Honored to be one of four announcers at North America’s biggest pow wow, the Gathering of Nations, Ruben Little Head, Northern Cheyenne, is also one of the younger emcees on the circuit. Now 36, he was only 28, and two years into announcing, when he first sat alongside veteran emcees at The Gathering six years ago.
So it’s with vitality that he reaches into the heart of what the celebration of tradition is all about.
As part of a series interviewing some of the men behind the mic, Indian Country Today Media Network had me talk with Little Head about his view of the announcer’s part in the pow wow circle.
How does an emcee gather the feeling together in a full house, especially at the huge pow wows like The Gathering?
“When you emcee a pow wow, each and every pow wow that I do, there is the responsibility of finding that energy, finding that spirit of the pow wow. There’s a lot of dancers that come to heal, to dance, and there are spectators that are out there watching. A lot of times those spectators feel that energy. As an emcee, you prepare yourself, you get ready for the session. And each and every session – morning, afternoon and evening, or prime time Saturday night – you find that energy, you flow with it, and then you keep it going. It’s just a real positive atmosphere, and once you find it, especially if it’s lacking a little bit, you can fill in where it needs to be picked up and kind of livened up a little bit."
And the music can keep the energy going?
“I could summarize a lot of the pow wows in saying that the drum plays a real vital, important part of the circles. It brings everybody together. The sound of the singers makes the dancers dance, and when the dancers are jamming, they’re feeling it, and the emcee kind of feeds it. It’s like everybody’s working together on 18 cylinders starting to pump.”
What can you say about prayer that is offered at the beginning?
“A lot goes into that prayer before you start. You call upon a word of prayer to have the creator look upon this gathering celebration of all these people, the gathering of all these nations that come together for a weekend, whether they’re here to dance, sing, or look at the vendors. A lot of people come to find Mr. Right or Mrs. Right. A lot of times people receive something or are in search of something. They usually find it there.”
How did you develop your voice, or your style?
“There’s really no school or anything for it. You’ve got to have a gift for it, a natural talent for it. I had some elders back home that prayed for me for different protection. As an emcee, when your voice carries, it can also heal. Also it can brighten up someone’s day. It helps the drummers to get into it, the dancers to get into it -- people just feel good there. The late Kenneth Beartusk, my grandfather, I learned a lot from him, listening to him as a young kid. Lee Lone Bear said some prayers over me. Phillip Whiteman Jr also said some prayers over me and conducted ceremonies. I also visited Douglas Spotted Eagle, at the time he was our sacred hat keeper. And a southern Cheyenne who prayed over me is the late Woodrow White Crow. A lot of my style, my skill as an emcee, is personal experience, and a lot of paying attention. I travel a lot, singing on the drum, and also I dance. I travel with my family – my wife dances, my two boys dance, so I know the pow wow life."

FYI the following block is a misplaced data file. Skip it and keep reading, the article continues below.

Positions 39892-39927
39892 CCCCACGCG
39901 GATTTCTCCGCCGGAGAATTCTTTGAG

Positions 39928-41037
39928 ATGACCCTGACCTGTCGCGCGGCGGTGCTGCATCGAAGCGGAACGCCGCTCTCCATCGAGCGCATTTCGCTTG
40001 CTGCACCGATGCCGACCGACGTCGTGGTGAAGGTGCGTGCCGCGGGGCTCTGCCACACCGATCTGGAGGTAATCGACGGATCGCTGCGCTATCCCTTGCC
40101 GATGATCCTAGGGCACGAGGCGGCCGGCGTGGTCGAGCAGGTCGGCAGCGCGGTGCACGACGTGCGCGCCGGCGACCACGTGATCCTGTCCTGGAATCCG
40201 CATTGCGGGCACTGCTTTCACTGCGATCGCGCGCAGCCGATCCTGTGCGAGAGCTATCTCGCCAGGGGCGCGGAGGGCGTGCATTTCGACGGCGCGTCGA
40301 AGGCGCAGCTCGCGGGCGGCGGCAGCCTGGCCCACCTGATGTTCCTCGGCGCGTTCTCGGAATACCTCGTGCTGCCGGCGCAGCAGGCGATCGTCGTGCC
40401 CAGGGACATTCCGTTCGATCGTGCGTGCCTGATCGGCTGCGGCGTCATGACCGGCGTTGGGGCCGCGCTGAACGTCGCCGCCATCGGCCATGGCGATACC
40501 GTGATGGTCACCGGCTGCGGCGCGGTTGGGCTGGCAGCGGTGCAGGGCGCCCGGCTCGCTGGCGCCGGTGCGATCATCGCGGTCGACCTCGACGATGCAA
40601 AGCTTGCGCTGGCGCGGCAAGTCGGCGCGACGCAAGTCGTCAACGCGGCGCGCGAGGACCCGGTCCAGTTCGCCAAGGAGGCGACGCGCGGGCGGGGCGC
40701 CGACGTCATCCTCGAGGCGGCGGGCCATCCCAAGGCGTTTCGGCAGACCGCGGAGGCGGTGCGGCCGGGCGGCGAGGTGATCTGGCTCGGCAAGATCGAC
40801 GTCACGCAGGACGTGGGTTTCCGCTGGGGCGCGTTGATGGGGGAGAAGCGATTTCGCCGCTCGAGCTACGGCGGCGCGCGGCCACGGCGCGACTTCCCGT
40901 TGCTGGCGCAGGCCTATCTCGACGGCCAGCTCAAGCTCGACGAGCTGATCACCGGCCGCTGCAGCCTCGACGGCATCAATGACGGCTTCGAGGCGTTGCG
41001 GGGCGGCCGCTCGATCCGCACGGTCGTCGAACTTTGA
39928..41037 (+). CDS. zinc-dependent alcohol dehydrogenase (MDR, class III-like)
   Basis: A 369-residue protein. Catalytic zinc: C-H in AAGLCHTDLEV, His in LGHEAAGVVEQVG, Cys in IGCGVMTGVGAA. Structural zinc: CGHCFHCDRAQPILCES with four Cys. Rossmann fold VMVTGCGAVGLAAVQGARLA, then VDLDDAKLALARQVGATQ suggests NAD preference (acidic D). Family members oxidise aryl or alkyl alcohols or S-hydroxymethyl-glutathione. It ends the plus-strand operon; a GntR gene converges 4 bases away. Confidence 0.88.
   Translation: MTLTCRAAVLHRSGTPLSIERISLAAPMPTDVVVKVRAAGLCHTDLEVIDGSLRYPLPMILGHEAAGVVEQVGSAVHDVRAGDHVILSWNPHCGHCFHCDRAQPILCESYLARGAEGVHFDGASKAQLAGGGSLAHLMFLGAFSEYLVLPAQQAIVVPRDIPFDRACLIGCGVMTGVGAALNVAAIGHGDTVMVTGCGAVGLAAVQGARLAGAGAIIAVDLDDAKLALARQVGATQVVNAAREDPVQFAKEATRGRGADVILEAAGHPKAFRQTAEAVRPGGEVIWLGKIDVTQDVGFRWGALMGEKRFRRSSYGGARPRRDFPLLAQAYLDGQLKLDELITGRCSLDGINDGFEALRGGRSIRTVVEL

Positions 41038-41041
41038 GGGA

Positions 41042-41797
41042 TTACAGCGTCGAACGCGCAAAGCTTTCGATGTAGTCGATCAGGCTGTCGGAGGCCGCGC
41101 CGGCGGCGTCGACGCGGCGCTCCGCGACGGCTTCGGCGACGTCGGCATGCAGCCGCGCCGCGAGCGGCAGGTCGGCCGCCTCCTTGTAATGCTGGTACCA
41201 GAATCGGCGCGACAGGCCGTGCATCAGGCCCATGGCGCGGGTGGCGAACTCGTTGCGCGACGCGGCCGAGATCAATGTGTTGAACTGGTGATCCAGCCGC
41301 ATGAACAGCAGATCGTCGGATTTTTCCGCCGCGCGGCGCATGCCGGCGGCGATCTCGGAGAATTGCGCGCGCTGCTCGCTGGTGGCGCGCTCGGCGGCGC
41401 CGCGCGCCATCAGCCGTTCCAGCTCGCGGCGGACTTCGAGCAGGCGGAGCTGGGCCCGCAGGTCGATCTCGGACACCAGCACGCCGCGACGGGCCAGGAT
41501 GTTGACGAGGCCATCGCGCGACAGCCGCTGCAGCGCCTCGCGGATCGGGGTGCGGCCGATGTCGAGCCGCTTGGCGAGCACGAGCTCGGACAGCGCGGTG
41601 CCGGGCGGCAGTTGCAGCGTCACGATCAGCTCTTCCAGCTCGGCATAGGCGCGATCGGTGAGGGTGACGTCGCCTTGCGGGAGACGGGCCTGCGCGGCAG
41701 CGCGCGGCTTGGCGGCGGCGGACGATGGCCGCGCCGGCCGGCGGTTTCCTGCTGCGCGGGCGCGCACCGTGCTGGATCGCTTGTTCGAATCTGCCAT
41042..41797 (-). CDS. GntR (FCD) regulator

How do you use jokes and humor during the pow wow?
“I’ve been to a lot of pow wows where I’ve heard a lot of the same stuff; I like to add something new to change it up and kind of liven it up. I try to keep that Indian humor but I also try to fire it up with some energy as well as my own experiences. We share a lot of humor in our home. We like to have our own little sound bytes, movie quotes and teases, and that’s a big part of the Indian humor when I’m emceeing. In an Indian way, teasing is a way of teaching. And it’s also a way of letting them know you care about that person.”
Is there anything else that shaped the way you became an announcer?
“I was brought up speaking my own language and learning a lot from my Cheyenne elders. I now live in Haskell, Kansas, and graduated from HINU (Haskell Indian Nations University), where I currently work as a retention specialist. But I’m originally from Tongue River and Lame Deer, MT. I’ve been taught a lot of about the drum, as far as respect, protocol, etiquette, different mannerisms around the elderly. It’s just a good feeling, knowing that we’re still native and we still carry on our traditions.”